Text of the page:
RedLynx on MotoHeroz's ancestry, league play, and prospects

Trials HD developer RedLynx released MotoHeroz on WiiWare in North America last week. As a multiplayer, party-focused iteration on the exacting Trials gameplay -- and as a major WiiWare release in 2011 -- it's an odd game. In the interest of understanding it a bit better, I spoke to lead designer Antti Ilvessuo in an email interview.

MotoHeroz is actually the second game in a "Heroz" series. RedLynx released an even weirder game, the foot-racer 1000 Heroz for iOS, this year, and the new WiiWare game ties into it. "Both MotoHeroz and our iOS game 1000 Heroz take place in the same shared universe, the world of Gema," Ilvessuo said. "In this world, differences are settled not with battles but with games, and politicians must get to the top of their Leaderboards to get elected." The characters are purportedly unworthy of the designation "heroes," thus the near-miss appellation "Heroz." You can even collect "Ancestor Spirits" in MotoHeroz who hail from the prehistoric cast of the iPhone game.
While it shares a universe with 1000 Heroz, and the kernel of side-scrolling racing and jumping with Trials and other RedLynx racers, MotoHeroz is its own thing. Enumerating the major differences, Ilvessuo said, "First, the game was designed right from the start to have multiple buggies bouncing around on the same driving line, which you don't have in Trials games. Second, and this goes back to the inspiration for MotoHeroz, the game was designed as a Nintendo-style experience right from the start, which to us means we were going for a colorful, frantic, fast fun game that bounces out competitive joy in a unique and charming way." That means the game is bright and colorful -- and that the physics "are probably more forgiving and geared towards amazing comebacks than a more realistic model would have."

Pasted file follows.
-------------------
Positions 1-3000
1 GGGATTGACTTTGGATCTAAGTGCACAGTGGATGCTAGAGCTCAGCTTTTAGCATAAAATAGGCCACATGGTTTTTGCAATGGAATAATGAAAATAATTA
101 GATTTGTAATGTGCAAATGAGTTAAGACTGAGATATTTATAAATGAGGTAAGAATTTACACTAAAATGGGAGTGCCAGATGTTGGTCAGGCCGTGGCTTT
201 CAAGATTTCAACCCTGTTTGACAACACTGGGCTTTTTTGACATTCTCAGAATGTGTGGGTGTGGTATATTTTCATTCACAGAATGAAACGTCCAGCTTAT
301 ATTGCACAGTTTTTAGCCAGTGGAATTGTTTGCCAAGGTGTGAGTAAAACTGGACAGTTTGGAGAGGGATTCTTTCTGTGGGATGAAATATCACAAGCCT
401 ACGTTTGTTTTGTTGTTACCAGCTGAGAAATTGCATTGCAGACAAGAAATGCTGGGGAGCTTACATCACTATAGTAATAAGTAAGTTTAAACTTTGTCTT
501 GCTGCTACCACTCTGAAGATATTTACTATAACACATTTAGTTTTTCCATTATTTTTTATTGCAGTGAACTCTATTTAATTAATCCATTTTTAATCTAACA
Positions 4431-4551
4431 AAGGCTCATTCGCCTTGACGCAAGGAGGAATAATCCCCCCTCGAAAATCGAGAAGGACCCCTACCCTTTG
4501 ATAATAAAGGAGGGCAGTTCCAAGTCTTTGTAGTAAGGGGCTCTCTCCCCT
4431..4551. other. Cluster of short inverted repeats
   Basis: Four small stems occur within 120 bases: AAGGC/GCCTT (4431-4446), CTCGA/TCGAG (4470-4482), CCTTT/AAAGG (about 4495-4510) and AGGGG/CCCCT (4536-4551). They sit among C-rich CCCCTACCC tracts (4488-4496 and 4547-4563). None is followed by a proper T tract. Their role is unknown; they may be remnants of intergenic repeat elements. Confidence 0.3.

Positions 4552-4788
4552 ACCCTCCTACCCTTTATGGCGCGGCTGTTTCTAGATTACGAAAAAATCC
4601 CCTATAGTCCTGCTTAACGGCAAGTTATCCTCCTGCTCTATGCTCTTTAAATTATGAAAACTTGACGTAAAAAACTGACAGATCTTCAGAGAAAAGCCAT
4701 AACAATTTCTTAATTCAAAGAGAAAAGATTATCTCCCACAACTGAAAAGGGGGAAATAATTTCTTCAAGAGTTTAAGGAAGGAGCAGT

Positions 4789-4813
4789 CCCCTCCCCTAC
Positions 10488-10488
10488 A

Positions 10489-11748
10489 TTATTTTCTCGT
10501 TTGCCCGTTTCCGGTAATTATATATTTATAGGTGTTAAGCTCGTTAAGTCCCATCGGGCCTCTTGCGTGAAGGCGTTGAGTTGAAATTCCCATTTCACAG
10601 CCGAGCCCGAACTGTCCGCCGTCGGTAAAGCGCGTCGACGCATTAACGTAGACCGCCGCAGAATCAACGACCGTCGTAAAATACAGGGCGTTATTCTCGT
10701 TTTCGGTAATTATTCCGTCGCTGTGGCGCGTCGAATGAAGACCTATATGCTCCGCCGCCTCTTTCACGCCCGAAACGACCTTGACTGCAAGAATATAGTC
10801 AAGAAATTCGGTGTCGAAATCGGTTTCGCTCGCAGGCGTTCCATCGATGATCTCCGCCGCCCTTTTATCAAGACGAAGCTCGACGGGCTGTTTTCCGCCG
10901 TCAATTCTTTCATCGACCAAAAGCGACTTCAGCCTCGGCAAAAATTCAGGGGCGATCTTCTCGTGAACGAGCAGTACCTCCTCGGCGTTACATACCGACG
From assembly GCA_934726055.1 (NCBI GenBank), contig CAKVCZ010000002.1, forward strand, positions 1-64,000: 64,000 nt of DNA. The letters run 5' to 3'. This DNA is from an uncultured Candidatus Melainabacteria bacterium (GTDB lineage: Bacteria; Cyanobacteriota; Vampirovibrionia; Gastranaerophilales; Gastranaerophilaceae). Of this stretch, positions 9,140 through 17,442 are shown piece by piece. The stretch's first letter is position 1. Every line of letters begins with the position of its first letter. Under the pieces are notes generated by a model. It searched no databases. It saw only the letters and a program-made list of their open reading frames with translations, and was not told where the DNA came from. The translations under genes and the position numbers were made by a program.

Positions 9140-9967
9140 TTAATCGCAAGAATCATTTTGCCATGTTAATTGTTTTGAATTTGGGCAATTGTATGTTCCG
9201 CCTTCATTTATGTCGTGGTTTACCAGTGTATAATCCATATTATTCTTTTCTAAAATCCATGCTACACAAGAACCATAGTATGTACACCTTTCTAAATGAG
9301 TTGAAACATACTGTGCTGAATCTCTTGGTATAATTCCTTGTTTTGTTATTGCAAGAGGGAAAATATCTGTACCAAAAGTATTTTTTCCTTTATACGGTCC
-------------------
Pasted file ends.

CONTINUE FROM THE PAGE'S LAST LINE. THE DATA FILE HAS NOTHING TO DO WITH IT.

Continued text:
MotoHeroz is also geared toward something most of its WiiWare contemporaries don't have: online integration. RedLynx has a series of downloadable "Daily Challenges" that offer a new level every day, which RedLynx has prepared entirely in advance. That said, it doesn't feature (traditional) online multiplayer. Ilvessuo said that the realistic physics interactions of four vehicles, transmitted across four connections in real time, would have led to "unpredictable gameplay." Instead, RedLynx opted for leaderboard-based, asynchronous online competition, using Buddy Leagues.

"Buddy Leagues work very simply," Ilvessuo said. "your Buddy tells you the name of his league (and password, if any), and you enter it into the appropriate screen. Now when you check the Global Leader Boards for the Online Runs, you can check out the world standings, but also filter the boards on just your Buddy League, so you are only comparing times with your friends' scores." And you can do this without Friend Codes, it's worth noting.

Ilvessuo called the WiiWare market an "interesting situation," noting that while there's a massive Wii install base, there's "uncertainty" about WiiWare's market: "there were some early successes, but fewer lately." He is optimistic, because "we do know that the Wii is still the same, fun platform as it has always been. We also know that MotoHeroz is an excellent, highly polished game that should be one of the biggest and best WiiWare games ever. It has all the principles of RedLynx game design: easy to pick up and play, but with huge depth and surprises for those that keep on playing and developing their skills."

The difficulty is in getting the word out about the game, which RedLynx is doing by ... well, talking to me, at least. "So we're excited, there is some uncertainty, but at the same there is also a possibility for a big success that gamers will love," Ilvessuo said. "Enthusiastic, excited, and a bit sweaty – just like an expecting father!"

If RedLynx's new baby truck-racing game makes a name for itself out in the world, more siblings in the Heroz family will be on the way. "Maybe something like 'Heroz Quest: The Quest for Heroz,' or 'Dial H For Heroz.'"

This article was originally published on Joystiq.